[Under Clinton’s proposed parameters,] “The Palestinians would give up the absolute right of return; they had always known they would have to, but they never wanted to admit it….It was a hard deal, but if they wanted peace, I thought it was fair to both sides.” [p. 937]
“Barak’s cabinet endorsed the parameters with reservations, but all their reservations were within the parameters, and therefore subject to negotiations anyway. It was historic; an Israeli government had said that to get peace, there would be a Palestinian state in roughly 97 percent of the West Bank, counting the swap, and all of Gaza, where Israel also had settlements. The ball was in Arafat’s court.”
Arafat would not say yes or no. He just terminated the “negotiations”. That was the end of it.
Why? Dennis Ross, Bill Clinton’s chief negotiator at the 2000 Camp David talks, summed it up this way after the U.S. proposal was rejected by the Palestinians. “We had one critical clause in this agreement, and that clause was, this is the end of the conflict.” That alone doomed the talks.
So now we are seeing another round of the “process”. Again, the Palestinians are pretending to act in good faith, while still putting no proposals on the table, and remaining committed to the total destruction and liquidation of their “partners in peace” sitting across the table.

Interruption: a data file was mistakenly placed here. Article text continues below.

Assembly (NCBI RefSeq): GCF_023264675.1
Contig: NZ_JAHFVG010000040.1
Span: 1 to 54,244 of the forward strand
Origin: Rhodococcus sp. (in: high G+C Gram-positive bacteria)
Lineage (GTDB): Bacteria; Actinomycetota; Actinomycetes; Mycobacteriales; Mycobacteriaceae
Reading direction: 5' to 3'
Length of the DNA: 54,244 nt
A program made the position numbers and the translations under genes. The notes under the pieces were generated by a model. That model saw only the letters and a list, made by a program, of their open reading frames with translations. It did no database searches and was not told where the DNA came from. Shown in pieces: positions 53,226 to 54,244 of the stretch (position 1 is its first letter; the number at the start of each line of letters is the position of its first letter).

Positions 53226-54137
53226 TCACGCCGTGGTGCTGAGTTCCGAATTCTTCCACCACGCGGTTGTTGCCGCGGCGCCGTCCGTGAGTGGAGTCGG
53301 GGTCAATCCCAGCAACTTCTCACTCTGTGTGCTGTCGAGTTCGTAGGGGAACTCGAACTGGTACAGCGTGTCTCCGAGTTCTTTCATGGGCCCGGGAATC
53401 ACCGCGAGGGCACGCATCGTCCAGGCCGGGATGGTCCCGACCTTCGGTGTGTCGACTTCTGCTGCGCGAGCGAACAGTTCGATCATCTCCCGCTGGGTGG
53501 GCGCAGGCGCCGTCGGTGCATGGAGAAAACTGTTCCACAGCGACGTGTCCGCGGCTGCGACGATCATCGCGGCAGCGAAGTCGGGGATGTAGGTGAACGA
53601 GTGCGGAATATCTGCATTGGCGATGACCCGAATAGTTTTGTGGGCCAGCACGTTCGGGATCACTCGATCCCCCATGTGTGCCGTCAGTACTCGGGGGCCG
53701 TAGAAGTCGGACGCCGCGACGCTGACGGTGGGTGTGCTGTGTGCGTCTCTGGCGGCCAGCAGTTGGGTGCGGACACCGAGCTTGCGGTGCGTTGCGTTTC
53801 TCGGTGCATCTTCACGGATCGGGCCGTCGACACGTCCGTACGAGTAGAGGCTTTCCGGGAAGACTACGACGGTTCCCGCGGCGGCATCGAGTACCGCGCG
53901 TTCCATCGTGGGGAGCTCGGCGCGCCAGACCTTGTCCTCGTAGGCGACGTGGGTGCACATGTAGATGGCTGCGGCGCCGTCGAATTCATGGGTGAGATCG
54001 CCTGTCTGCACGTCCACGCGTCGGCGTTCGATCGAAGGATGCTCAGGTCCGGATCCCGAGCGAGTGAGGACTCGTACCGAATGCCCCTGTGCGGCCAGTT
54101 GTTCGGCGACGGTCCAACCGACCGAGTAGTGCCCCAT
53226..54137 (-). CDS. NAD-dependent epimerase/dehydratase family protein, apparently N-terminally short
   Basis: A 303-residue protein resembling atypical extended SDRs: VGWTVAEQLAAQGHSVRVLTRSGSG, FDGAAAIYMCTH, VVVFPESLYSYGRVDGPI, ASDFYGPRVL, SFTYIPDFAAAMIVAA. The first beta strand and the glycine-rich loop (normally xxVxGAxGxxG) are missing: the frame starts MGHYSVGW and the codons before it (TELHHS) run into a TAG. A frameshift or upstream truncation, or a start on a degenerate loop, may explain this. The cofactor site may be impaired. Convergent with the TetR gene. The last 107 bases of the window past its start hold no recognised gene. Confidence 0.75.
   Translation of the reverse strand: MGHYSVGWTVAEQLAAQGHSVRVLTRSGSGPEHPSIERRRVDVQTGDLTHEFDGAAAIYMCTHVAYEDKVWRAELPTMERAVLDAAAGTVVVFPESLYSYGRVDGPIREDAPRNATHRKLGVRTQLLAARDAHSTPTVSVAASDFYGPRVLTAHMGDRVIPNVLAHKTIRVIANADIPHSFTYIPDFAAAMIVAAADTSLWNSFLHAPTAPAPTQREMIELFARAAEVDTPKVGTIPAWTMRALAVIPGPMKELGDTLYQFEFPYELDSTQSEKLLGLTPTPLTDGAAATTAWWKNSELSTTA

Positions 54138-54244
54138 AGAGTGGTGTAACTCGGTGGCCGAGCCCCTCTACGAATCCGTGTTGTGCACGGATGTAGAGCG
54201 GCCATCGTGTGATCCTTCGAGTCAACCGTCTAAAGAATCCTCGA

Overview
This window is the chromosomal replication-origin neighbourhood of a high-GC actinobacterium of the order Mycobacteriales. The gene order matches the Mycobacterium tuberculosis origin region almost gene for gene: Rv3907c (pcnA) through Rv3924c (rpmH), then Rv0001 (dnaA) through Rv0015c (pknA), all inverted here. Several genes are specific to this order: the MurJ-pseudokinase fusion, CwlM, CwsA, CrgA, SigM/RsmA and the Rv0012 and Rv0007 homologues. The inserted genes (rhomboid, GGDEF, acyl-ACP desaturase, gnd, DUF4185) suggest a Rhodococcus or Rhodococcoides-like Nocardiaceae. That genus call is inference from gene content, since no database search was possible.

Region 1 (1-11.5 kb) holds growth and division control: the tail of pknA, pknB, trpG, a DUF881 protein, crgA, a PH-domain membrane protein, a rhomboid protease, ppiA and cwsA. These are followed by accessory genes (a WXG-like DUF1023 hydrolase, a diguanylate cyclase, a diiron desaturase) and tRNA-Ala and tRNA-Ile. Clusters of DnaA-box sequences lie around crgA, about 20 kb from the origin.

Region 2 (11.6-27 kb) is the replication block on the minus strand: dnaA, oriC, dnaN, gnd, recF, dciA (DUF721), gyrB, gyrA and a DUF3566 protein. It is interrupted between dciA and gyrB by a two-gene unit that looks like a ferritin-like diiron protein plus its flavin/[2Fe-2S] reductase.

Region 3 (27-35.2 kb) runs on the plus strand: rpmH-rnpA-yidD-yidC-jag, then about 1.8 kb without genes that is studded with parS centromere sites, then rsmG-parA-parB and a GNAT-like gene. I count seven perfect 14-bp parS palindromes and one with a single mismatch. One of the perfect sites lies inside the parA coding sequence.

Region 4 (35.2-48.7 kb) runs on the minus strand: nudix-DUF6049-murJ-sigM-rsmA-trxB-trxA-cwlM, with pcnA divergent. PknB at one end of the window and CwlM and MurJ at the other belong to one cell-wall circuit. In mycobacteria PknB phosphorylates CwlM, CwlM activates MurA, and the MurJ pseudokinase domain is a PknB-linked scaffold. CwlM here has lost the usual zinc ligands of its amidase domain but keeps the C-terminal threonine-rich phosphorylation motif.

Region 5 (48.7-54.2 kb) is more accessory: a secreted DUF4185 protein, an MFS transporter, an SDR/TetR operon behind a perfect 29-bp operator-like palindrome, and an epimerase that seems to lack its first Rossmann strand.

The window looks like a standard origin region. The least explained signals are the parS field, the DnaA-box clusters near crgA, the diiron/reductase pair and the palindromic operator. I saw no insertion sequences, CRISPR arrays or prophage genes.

The obvious question is why the world, led by the US president, lets them get away with it? Why are the Palestinians not called on the carpet to explain their blatant bad faith?
One obvious answer is the ancient curse of anti-Semitism. The West has stood silent (or worse)often enough in the past when Jews were being treated as sub-humans. We are seeing a resurgence of respectable anti-Semitism throughout the US and Europe; within living memory of the Holocaust, Jews are again being blamed for making people want to kill them.
But the question, as always in human affairs, is: What is to be done?
Here is a modest proposal. The 2000 “Clinton Parameters”, referred to above, were indeed what Clinton described them to be: “ a hard deal, but if they wanted peace,… fair to both sides.”
One side accepted them as such. The other rejected them.
The US should put the Clinton Parameters back on the table. This proposal should again be offered to both parties. If either party rejects them, the US should withdraw from the talks and declare the rejecting party to be THE obstacle to peace. And we should then act accordingly. All support and aid to the rejecting party should then be terminated, and transferred to the other.
If both parties were to reject, then they should each be told to put their own proposals on the table. They could then be left to their own devices.
The Clinton Parameters are neither perfect, nor the only possible answer. But some element of concrete reality must be injected into these so-called “negotiations”.
As of old, gentlemen may cry “Peace! Peace!” But there is no peace. The world needs to be reminded of why there is no peace.